Posts from the ‘marketing’ Category
August 18, 2017
Helping a new company boil down what it does into a few sentences is a surprisingly challenging task. The last four years, I have been helping businesses, big and small, do just that.
Writing a company description is especially hard for a nascent organization that is still working out exactly how its products or services will be used, let alone described. But doing so is critical. This description serves as the backbone of external and internal communication.
Let’s take a closer look at why every business needs a documented company summary.
Laying the groundwork for consistent marketing communication
A company summary is a brief description of your business that can be used for your website, social media profiles, marketing material, investor decks, press releases, and in conversations with well-meaning family members who are trying to understand what it is you do, exactly.
Many businesses have a short, one to three sentence version, and a more in-depth iteration. The summary should make sense to your target customers, partners, investors and ideally, the aforementioned well-meaning family members.
Some company summaries are easier to write than others. Do you run a women’s boutique? That’s easier to describe than an emerging advertising technology solution. Regardless of your vertical, try to keep it simple and use recognizable terms and phrases rather than coining new descriptors.
One of the most overlooked use cases of a summary like this is internal communication. You want to make sure every member of your team is describing your business in the same way. I often work with business owners on company summaries as part of a larger company narrative project, in which we define their target audience, brand voice, mission statement and unique value proposition. The process can be quite enlightening for the entrepreneur. Often we involve their whole teams in a workshop. I love running these things. It is interesting to hear each person’s elevator pitch, and it almost always sparks some well-meaning debate about the company’s purpose. It is challenging to synthesize that input into verbiage that is both meaningful and persuasive, but it is also deeply satisfying to land on a new turn of phrase that excites the whole team.
While I strive to write summaries that will stay forever relevant, nothing is etched in stone. If you are a start-up, you should revisit your company description regularly and make tweaks as needed. It is good to be fluid, just don’t sacrifice organization. Document your sanctioned company description in a central location for your team, and keep them in the loop about changes.
For those of us in more complicated industries, like ad tech, writing simple summaries is weirdly hard, but it is worth the effort. You are taking control over how your company is described, internally and externally. When done right, this brief description is both deceptively simple and highly strategic.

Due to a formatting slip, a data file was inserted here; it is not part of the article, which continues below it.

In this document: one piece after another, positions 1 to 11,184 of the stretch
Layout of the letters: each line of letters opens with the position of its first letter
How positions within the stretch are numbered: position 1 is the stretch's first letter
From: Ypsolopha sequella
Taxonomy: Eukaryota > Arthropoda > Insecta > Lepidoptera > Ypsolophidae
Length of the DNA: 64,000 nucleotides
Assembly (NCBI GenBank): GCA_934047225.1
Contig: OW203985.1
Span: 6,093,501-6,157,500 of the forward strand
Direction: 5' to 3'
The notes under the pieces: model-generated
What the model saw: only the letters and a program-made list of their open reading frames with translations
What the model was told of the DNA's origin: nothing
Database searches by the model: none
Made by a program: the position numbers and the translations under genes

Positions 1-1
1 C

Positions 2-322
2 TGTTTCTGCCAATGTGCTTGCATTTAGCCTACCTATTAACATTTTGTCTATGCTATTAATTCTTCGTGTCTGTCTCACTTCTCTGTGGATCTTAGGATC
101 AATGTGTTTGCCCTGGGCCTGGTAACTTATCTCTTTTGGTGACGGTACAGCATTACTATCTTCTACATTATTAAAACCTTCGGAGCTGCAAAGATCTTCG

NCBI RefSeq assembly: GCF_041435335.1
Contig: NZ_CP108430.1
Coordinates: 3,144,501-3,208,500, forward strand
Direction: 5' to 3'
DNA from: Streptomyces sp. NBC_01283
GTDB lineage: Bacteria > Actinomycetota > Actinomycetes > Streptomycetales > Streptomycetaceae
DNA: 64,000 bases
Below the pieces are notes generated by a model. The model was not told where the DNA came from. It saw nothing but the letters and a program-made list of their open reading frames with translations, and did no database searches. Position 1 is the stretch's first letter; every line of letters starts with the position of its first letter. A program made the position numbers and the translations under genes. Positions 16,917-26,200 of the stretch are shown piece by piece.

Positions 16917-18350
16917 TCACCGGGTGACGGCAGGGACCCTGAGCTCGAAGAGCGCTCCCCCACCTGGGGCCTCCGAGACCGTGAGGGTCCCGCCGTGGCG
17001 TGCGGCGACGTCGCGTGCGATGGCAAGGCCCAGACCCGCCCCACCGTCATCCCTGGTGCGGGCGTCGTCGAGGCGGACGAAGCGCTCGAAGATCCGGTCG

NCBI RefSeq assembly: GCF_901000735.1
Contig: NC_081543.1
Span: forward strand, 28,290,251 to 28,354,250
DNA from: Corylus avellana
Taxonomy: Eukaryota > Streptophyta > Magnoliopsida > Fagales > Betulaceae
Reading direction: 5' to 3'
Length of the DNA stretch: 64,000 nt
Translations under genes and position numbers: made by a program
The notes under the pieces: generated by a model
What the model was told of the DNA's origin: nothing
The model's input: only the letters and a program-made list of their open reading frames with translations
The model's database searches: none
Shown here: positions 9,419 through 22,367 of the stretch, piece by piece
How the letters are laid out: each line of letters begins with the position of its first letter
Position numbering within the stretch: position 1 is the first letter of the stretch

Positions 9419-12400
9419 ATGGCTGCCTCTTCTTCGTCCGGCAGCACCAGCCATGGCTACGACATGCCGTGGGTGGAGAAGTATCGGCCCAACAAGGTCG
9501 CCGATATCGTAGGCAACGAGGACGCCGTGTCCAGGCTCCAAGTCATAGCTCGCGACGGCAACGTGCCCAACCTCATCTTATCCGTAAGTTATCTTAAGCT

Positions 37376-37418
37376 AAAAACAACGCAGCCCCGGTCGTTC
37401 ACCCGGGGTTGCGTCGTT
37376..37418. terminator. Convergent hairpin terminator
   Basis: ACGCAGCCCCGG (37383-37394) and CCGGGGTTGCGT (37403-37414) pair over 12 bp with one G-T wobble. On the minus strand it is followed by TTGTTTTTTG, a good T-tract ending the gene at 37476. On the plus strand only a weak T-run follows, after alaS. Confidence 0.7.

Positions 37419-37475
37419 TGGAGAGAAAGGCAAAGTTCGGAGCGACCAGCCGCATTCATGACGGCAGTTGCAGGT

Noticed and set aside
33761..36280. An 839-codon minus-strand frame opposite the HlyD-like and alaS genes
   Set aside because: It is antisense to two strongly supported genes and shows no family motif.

By Jacqueline Lisk
March 23, 2017
If you work in marketing, you can’t go a day without reading something about millennials. And with good reason! These guys are now the largest generation in the U.S. and have tremendous buying power. Their digital-first preferences have changed the way brands approach customer service, branding, and sales. (For more on the “Millennial Effect,” check you this article I wrote for Mediaplanet.)
Well folks, they have done it again. A recent survey from Deloitte revealed that 80 percent of young viewers skip online video and TV ads. But aren’t millennials supposed to like video?
As a millennial, and a human, I may be able to shed light on this manner: People don’t like interruptive advertising! It’s why they download ad blockers. That’s not to say there isn’t a place for well-done video ads, but most consumers prefer to learn more about products and services by reading and watching quality content, on their own time.
If you’d like to discuss what makes content marketing so special, drop me a line!
January 14, 2016
2015’s word of the year? Content marketing. If you don’t believe me, ask the Association of National Advertisers. Thus, it’s no surprise there’s a surfeit of articles analyzing the content marketing developments that defined the past 12 months, and countless pieces that make predictions about what’s to come. I rounded up some of the best in content marketing, digital and tech news to help inform your 2016 marketing strategy.
Looking back: Content marketing in 2015
Native advertising 101: The Good, the bad and the ugly, ClickZ
A useful overview of one of the year’s hottest marketing trends.
2015 retrospective: 8 major developments to note, The MediaBriefing
A thoughtful, global examination of the year’s most significant media and tech happenings.
The best native ads of 2015, Outbrain
The 7 best native ads of 2015, HubSpot
The Best Content Marketing of 2015, Contently
Examples of native advertising done right. Use these to inspire your next campaign.
7 of the industry’s biggest stats in 2015, ClickZ
Important data pertaining to ad spending, social media, e-commerce and more.
F.T.C. Guidelines on Native Ads Aim to Prevent Deception, The New York Times
This isn’t a Year in Review piece, but the industry is a buzz about the F.T.C’s recently released guide on native ads. Its goal is to protect consumers from deception, which shouldn’t be a bad thing for those advertisers producing content that is truly high quality and useful.